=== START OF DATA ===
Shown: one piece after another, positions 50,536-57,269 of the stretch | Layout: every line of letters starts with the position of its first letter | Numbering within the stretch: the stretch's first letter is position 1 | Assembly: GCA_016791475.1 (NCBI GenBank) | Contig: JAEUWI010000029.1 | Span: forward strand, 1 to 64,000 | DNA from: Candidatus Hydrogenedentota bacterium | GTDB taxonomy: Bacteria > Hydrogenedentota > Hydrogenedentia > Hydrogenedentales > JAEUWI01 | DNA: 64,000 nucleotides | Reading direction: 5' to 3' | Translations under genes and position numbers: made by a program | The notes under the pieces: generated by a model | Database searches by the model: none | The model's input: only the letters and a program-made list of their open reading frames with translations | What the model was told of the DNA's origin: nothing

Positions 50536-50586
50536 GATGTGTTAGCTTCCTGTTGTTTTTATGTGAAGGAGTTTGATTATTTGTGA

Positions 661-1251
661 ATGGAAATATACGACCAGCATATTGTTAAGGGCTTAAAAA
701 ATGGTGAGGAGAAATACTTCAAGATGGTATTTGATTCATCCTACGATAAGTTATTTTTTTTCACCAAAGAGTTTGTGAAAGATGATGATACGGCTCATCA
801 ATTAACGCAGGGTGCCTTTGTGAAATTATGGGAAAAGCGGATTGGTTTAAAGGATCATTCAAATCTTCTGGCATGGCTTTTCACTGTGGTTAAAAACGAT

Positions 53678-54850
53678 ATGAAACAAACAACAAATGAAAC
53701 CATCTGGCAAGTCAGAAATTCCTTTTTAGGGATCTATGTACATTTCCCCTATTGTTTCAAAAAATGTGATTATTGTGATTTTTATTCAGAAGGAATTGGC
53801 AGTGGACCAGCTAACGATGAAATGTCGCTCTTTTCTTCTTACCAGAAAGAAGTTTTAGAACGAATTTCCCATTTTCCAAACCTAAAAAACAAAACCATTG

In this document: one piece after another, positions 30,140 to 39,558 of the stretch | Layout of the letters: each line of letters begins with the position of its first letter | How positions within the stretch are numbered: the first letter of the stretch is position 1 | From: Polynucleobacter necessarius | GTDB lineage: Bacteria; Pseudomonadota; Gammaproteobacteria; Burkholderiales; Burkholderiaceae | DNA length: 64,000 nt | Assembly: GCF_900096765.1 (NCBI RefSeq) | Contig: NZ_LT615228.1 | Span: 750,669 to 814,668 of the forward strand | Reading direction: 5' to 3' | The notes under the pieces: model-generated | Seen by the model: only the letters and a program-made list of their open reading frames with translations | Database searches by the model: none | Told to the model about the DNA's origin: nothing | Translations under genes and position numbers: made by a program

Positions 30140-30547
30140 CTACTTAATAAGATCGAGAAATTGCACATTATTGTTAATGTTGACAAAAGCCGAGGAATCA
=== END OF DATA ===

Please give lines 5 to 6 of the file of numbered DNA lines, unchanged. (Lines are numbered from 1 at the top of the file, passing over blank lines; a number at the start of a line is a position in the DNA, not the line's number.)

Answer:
661 ATGGAAATATACGACCAGCATATTGTTAAGGGCTTAAAAA
701 ATGGTGAGGAGAAATACTTCAAGATGGTATTTGATTCATCCTACGATAAGTTATTTTTTTTCACCAAAGAGTTTGTGAAAGATGATGATACGGCTCATCA